Like all the important leaders of freedom movement, Acharya was sentenced to jail often. During World War II and Quit India Movement, he remained in jail from 1940 to 1945. In September 1939, when the Second World War broke out, the Congress strongly opposed the unilateral declaration of British government to involve India in the war and resigned from the cabinets. In 1940 when Gandhi launched satyagraha, Acharya, despite his poor health, came forward and went to jail. When he was released in September 1941, Gandhi took care of his health by staying with him in the Sevagram Ashram. Acharya was arrested along with other leaders on the call of Quit India Movement. He was released on 15 June 1945.

On one hand, prison greatly damaged his health due to his asthmatic condition, but on the other it gave him much time for reading and writing. For instance, he started translation of Vashubandhu’s ‘Abhi-Dhamm Kosh’ from French to Hindi in Banaras jail in 1932 and completed it in Ahmed Nagar jail in 1945 where he was held captive with many leaders, including Jawaharlal Nehru. In the preface of his book ‘Discovery of India’, Nehru has expressed his debt to his colleagues including Acharya Narendra Deva for their scholarship.

Acharya, like Gandhi, considered ethics as the criterion for both life and politics. The greatest significance of Acharya Narendra Deva’s ideas is to enhance the moral values of a person with the revolutionary process of social change. His emphasis on the ethical side of social change is related to Indian view, where as the scientific analysis of the social forces is related to the Marxist view. He was naturally opposed to the ethics-neutral tendency developed in the Bolshevik stream of Marxism.

When the socialists came out of the Congress and formed the independent Socialist Party in 1948, he, along with his partners, resigned from the UP Legislative Assembly seat won on the ticket of Congress although at that time it was not needed, and no one had demanded it. But Acharya believed that to remain a member of the assembly after forming a separate party different from the Congress would not be morally justified. He lost in the by-polls. Congress leaders, intoxicated by the power, campaigned against him in an undignified manner in the election. Nevertheless, Nehru himself was surprised with his election defeat.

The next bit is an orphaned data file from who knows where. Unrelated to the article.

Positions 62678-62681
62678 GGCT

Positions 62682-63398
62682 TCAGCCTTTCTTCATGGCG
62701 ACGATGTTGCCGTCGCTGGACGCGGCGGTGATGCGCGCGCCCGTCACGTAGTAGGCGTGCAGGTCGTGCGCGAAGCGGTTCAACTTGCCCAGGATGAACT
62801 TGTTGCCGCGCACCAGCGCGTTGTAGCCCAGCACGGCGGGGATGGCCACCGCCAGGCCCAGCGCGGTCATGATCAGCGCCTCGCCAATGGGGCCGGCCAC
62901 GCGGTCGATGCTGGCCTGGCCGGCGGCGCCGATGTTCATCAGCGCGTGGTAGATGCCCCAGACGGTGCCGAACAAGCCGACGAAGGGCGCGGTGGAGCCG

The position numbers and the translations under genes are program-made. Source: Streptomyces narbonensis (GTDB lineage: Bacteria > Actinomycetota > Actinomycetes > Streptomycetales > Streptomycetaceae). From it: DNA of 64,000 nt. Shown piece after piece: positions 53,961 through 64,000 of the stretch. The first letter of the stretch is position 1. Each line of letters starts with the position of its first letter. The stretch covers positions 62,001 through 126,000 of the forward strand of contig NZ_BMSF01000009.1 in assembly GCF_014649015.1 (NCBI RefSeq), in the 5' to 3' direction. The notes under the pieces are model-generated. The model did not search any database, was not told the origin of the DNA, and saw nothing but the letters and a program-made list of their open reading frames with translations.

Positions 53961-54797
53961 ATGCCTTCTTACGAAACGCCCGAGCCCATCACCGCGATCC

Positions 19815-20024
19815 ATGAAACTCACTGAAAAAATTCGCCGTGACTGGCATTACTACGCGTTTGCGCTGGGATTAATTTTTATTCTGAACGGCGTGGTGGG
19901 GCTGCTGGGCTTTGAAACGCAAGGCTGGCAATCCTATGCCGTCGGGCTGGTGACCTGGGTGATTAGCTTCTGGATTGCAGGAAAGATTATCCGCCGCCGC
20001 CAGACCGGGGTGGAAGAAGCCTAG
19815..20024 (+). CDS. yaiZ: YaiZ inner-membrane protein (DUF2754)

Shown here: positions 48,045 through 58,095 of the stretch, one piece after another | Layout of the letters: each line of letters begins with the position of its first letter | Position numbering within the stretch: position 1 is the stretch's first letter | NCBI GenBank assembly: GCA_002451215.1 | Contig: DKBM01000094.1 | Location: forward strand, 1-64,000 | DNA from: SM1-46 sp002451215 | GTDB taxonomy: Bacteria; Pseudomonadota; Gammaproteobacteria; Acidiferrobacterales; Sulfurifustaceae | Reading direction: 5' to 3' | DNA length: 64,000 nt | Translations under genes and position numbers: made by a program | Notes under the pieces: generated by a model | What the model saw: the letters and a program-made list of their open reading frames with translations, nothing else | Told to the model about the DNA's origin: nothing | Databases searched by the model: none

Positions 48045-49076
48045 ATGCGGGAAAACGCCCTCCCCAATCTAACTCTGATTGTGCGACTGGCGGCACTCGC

Acharya died in Madras on 19 February 1956 at the age of 67 years. He had made an outstanding contribution to the Independence struggle and later to nation-building as a teacher, thinker and socialist leader. Nehru in his obituary in the Parliament said, “The death of Acharya Narendra Deva means something much bigger for many of us and, I think, for the country than just the passing away of an important person. He was a man of rare distinction – distinction in many fields – rare in spirit, rare in mind and intellect, rare in integrity of mind and otherwise too. Only his body failed him. I do not know if there is any person present here in this House who was associated with him for a longer period than I was. Over 40 years ago we came together and we shared innumerable experiences together in the dust and heat of the struggle for independence and in the long silence of prison life where we spent – I forget now – four or five years together at various places, and inevitably got to know each other intimately; and so, for many of us, it is a grievous loss and a grievous blow, even as it is a grievous loss for our country. There is the public sense of loss and there is the private sense of loss and a feeling that somebody of rare distinction has gone and it will be very difficult to find his like again.”

Remembering Acharya on his 127th birth anniversary, one regrets the state of political-intellectual scenario of today’s India. Our leaders, who were engaged in the Freedom struggle were in comparison incomparably inspirational, and so insightful.

(The author teaches at Delhi University and president of Socialist Party.)